OR WAIT 15 SECS
A few states have threatened to shut down Medicaid programs, and some say they won't set up local insurance exchanges if they have to meet all the requirements of the Patient Protection and Accountable Care Act.
WASHINGTON-There's great uncertainty about the future of the individual mandate and of health reform overall. Recent court rulings challenging the law and moves by reform critics in Congress are raising concerns.
State officials question how much of their limited resources to invest in exchanges and the host of new programs. A few states have threatened to shut down Medicaid programs, and some say they won't set up local insurance exchanges if they have to meet all the requirements of the Patient Protection and Accountable Care Act (PPACA).
Critics want a speedy Supreme Court decision on the constitutionality of the law and the individual coverage mandate. With split decisions in four district courts, the normal course is for the U.S. Court of Appeals to review the cases before taking them to the high court. Republicans have petitioned to fast-track the process before President Obama can replace a conservative court member with a more liberal jurist.
In addition to repeal of the 1099 rule, the House Judiciary Committee is moving forward with medical malpractice reform legislation. A bill would cap punitive damages at $250,000, establish a three-year statute of limitations for filing suits, and limit attorney's fees in some cases. President Obama expressed interest in revising malpractice policy, but the House bill faces considerable opposition from Democrats and trial lawyers, while some Republicans fear the legislation would undermine state liability limits.
One Democratic proposal that the Committee almost approved, according to a report in Politico, was to eliminate health insurance companies' exemption from antitrust laws. It's a popular idea that has some Republican support.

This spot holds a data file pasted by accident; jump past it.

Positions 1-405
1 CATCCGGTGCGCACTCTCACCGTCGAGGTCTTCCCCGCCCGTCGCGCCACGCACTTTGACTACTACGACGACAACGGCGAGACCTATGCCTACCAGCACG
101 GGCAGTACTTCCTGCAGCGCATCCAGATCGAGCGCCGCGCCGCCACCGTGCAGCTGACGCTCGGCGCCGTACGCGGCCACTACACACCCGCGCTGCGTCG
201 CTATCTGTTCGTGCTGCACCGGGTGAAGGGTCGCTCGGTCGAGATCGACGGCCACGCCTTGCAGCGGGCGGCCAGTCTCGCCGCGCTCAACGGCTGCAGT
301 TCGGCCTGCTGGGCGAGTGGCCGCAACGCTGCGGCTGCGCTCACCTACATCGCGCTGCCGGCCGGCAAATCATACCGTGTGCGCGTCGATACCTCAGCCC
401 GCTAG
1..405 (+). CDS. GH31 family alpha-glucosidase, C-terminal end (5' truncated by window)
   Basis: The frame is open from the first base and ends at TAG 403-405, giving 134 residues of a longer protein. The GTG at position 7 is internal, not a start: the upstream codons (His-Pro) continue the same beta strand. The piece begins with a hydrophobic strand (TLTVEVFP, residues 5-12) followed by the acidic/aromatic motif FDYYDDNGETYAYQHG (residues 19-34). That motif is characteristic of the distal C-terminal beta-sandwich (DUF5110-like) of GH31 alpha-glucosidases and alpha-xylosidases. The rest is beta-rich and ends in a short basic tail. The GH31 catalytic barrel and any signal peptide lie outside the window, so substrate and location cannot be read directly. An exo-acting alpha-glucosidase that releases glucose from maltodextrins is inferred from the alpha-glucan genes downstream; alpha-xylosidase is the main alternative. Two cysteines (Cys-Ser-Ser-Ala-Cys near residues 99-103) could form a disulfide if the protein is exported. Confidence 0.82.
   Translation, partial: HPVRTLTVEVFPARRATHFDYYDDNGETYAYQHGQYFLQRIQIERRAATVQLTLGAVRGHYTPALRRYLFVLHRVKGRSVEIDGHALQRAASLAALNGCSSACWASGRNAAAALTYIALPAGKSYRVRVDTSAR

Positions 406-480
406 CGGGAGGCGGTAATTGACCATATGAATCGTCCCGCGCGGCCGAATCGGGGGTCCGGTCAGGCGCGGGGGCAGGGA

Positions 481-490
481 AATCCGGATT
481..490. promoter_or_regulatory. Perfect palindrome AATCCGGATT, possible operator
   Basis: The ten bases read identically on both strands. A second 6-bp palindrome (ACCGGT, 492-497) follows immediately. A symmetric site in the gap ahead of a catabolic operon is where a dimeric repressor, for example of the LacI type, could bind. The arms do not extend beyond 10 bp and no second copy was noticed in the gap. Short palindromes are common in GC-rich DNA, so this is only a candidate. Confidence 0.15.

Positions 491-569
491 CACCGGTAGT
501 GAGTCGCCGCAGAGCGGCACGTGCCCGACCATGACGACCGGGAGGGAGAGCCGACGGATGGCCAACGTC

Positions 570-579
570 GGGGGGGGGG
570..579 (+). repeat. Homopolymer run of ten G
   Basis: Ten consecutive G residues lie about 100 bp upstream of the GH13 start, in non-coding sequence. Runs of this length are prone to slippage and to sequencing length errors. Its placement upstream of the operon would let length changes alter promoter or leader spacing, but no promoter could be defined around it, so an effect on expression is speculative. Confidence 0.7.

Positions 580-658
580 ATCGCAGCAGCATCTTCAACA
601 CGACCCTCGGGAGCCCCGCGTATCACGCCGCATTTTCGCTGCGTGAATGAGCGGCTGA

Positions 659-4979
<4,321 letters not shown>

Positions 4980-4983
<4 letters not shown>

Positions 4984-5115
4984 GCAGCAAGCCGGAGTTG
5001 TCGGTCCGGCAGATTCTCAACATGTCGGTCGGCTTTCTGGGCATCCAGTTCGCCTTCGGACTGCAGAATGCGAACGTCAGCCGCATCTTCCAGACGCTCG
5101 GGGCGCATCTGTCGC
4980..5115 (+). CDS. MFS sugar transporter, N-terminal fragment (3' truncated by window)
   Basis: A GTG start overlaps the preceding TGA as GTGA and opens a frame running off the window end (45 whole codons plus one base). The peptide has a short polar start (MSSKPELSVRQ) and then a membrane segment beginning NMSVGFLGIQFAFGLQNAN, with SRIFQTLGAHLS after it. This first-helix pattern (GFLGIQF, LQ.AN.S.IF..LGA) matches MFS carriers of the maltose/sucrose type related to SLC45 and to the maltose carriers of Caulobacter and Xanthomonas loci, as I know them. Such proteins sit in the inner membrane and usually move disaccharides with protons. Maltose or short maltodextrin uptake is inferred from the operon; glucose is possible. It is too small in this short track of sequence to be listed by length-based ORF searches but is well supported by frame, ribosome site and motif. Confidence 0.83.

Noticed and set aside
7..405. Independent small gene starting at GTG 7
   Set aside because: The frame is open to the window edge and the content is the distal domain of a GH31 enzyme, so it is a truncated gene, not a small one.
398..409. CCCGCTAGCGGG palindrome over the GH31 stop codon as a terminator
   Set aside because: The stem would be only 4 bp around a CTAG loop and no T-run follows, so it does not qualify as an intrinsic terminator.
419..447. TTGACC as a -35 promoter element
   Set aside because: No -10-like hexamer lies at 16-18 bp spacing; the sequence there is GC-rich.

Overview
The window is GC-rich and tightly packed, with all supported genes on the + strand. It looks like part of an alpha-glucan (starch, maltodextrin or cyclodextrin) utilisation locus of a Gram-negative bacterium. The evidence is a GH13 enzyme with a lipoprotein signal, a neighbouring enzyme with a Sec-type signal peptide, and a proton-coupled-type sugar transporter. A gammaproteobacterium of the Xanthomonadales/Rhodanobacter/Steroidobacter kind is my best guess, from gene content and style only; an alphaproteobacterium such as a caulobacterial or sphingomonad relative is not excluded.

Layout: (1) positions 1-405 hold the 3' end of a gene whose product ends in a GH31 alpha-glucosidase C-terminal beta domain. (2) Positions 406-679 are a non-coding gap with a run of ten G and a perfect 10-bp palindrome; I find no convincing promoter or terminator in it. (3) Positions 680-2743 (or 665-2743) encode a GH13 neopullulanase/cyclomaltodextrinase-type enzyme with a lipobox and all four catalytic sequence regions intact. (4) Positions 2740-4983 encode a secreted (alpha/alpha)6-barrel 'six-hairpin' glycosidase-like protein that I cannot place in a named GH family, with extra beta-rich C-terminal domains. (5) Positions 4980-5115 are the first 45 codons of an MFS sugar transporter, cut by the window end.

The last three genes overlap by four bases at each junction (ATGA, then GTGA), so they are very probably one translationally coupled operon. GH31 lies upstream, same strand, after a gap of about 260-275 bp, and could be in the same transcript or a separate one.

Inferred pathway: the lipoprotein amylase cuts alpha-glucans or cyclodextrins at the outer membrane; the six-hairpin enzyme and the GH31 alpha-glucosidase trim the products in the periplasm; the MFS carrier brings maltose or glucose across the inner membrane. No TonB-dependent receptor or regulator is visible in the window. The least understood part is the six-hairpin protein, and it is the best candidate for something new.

In addition to legislative action, several House committees are mapping agendas for aggressive oversight of health policies. The Ways & Means Committee examined the impact of PPACA on Medicare, with a focus on funding cuts for the Medicare Advantage program.
House Energy & Commerce Committee chairman Fred Upton (R–Mich.) has planned oversight hearings on a number of key issues. As part of a broad investigation, Upton is examining the Center for Consumer Information and Insurance Oversight (CCIIO), now part of the Centers for Medicare and Medicaid Services (CMS). Upton sent a letter seeking information on its authority, structure and how it decides "who does not have to comply with the massive new regulations" imposed by PPACA.
Similarly, Sen. Orrin Hatch (R-Utah), ranking Republican on the Senate Finance Committee, has asked CMS Administrator Don Berwick to explain why there are more than 700 waivers and why some may be denied.
Upton also plans to examine proposals for permitting consumers to purchase insurance across state lines.
REMOVING THE COMMITTEES
Additional targets for cost-cutting Republicans are the new entities established by PPACA to advise on benefits, effectiveness and payment methods. The critics see these organizations as examples of federal government over-reach into state and private sector activities, and they also have their eye on the billions of dollars allotted to these programs.
For example, Republicans want to dissolve the Prevention and Public Health Fund, which is supposed to dispense some $15 billion over 10 years to support state health initiatives. They also don't see a need to spend $10 billion over 10 years to fund the Center for Medicare and Medicaid Innovation, a new entity to support research and testing of reimbursement and coverage approaches. And there's skepticism about the need for federal investment in comparative effectiveness research when private plans and local organizations are supporting technology assessment on their own. Some Republicans would like to shutter the Patient-Centered Outcomes Research Institute and use its $500 million a year budget for other purposes.